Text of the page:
The Beginner’s Guide to Fitness Balls

By Brittany Risher |

Boost balance, coordination, and much more with this small but powerful fitness tool.

At first glance, a fitness ball may seem like a kid’s toy. But don’t be fooled: You can use this light, portable, and inexpensive (usually $12 or less) fitness tool in endless ways to reap a ton of benefits, including improving hand-eye coordination, balance, and rhythm, says fitness expert David Jack.

His favorite thing about a fitness ball, though, is how it works your grip strength. As we age, doing everyday tasks such as opening a jar, twisting a gas cap, or writing a thank you note can become difficult if we don’t work our hands. This is more than an inconvenience—it can be a bad sign. The strength of your grip, relative to your body size, is a powerful predictor of your future health. Using a fitness ball will help keep your fingers and hands active and healthy.

“If there’s anything you want to have in your fitness toolbox, it’s a ball,” Jack says.

Ready to give it a try? Here are five exercises Jack recommends to start reaping the benefits. As always, safety is key. If you have a chronic condition (including osteoporosis), balance issues, or injuries, talk to your doctor about how you can exercise safely.

Exercise #1: Figure 8s

Stand in a split stance with one foot in front and one foot behind your torso, and hold a fitness ball in one hand. Extend that arm out to the side, and draw figure 8s with the ball. Aim to move as smoothly as possible, following the ball with your eyes while keeping your head still, which will challenge your hand-eye coordination and balance. Do five reps. Keeping the ball in the same hand, reach across your body, and make figure 8s on the opposite side for five reps.

Switch your stance so the other foot is in front, hold the ball in the other hand, and repeat.

Exercise #2: Wall Throws

Stand facing a wall with your feet shoulder-width apart. With one hand or both hands, throw the ball against the wall at chest height and catch it. Next, throw the ball against the wall at eye height and catch it. Finally, throw the ball up in the air and catch it above your head or at chest height, whichever is more comfortable for you. That’s one rep.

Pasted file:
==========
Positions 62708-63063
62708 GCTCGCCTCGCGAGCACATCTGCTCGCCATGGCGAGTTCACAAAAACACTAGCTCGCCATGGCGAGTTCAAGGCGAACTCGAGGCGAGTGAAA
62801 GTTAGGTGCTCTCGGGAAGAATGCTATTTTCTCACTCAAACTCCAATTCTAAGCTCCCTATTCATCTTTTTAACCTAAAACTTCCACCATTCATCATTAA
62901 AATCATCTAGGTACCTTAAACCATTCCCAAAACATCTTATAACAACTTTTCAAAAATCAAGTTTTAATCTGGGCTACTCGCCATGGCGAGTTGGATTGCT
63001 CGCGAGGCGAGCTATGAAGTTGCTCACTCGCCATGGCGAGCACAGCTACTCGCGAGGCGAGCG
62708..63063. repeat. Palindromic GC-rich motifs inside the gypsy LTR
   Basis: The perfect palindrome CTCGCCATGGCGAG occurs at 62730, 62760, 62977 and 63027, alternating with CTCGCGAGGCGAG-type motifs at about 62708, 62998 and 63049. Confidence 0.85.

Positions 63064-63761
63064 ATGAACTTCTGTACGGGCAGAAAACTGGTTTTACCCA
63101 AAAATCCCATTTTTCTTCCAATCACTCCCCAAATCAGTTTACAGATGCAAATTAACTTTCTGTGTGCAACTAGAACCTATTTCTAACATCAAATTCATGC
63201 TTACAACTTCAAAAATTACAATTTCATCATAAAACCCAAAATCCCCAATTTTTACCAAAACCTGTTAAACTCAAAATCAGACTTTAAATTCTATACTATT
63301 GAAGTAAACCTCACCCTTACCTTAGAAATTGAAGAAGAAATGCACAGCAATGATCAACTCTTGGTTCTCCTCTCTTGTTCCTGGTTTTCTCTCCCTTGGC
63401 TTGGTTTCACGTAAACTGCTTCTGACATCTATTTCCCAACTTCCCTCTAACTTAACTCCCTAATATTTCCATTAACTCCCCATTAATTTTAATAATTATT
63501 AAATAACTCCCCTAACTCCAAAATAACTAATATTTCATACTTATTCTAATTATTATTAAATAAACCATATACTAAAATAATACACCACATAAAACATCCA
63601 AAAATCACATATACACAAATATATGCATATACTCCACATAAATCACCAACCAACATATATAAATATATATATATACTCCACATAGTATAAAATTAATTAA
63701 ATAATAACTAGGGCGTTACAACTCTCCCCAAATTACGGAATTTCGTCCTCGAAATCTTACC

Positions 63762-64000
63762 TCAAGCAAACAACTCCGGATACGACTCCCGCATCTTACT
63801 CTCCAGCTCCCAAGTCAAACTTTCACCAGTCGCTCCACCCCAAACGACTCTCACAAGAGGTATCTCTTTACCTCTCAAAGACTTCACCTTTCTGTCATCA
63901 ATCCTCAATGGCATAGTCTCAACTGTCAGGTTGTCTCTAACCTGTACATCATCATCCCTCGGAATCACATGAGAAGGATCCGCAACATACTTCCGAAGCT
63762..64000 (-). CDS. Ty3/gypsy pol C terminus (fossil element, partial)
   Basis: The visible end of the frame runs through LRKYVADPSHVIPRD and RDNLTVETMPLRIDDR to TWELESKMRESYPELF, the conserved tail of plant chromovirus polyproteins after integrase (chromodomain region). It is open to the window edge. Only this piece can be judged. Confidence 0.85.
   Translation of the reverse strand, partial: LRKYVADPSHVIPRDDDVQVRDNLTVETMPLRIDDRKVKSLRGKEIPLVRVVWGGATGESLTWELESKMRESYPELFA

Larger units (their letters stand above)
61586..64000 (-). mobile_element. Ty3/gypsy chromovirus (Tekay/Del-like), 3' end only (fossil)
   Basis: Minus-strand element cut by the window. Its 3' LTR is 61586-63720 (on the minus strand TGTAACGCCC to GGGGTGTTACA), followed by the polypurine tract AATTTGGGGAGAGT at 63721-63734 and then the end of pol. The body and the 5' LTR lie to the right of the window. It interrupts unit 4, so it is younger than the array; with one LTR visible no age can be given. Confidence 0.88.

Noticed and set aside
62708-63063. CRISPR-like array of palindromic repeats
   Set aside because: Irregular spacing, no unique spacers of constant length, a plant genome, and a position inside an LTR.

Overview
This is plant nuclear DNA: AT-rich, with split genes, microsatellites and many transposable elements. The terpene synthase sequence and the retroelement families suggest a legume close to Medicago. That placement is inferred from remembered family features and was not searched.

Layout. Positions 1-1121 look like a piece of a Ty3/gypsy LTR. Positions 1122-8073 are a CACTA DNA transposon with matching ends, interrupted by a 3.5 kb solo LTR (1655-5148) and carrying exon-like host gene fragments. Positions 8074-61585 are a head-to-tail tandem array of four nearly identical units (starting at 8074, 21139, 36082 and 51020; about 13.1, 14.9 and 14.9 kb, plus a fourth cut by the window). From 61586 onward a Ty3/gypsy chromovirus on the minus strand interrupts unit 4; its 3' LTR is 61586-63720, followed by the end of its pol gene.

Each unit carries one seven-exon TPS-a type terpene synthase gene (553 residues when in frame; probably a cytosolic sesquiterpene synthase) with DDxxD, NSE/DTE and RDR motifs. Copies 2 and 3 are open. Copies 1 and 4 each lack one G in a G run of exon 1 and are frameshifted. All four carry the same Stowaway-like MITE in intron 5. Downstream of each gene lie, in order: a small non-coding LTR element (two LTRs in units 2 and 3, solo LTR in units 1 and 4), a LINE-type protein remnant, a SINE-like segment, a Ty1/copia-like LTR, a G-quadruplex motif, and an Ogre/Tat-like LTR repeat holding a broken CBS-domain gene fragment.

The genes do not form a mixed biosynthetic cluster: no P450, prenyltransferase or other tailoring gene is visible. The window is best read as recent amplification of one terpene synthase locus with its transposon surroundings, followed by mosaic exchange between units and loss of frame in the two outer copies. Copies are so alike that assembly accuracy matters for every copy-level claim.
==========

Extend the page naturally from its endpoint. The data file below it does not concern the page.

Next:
Continue doing this for 20 seconds, switching hands each rep if you’re throwing and catching with one hand.

Exercise #3: Side Wall Throws

Do the same exercise as above, this time standing with the wall on your left side. Continue for 20 seconds. Repeat with your right side facing the wall for 20 seconds. This will challenge your balance even more and add some rotational work.

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Exercise #4: Seated Muscle Activation

Sit tall in a chair. With your left hand, hold the ball on top of your left thigh. Push down with your hand as you push up with your leg, using an effort that’s a 5 or 6 on a scale of 1 to 10. Hold for two seconds, then release. Do six reps.

Next, still with your left hand, hold the ball against the outside of your left thigh, about midway on your thigh (do not place it on your knee). Push in with your hand as you push out with your leg. Squeeze for two seconds, then release. Do six reps.

Repeat with your other hand and leg, holding the ball in your right hand on top of your right thigh then on the outside of your right thigh.

Exercise #5: Hand Bounces

With your palms up (or down if you want more of a challenge), bounce the ball off your hands. You can stand in place or walk forward, backward, or sideways. You can bounce the ball off of one hand or from hand to hand. Mix it up. Count each bounce, trying to work up to 50 bounces total.

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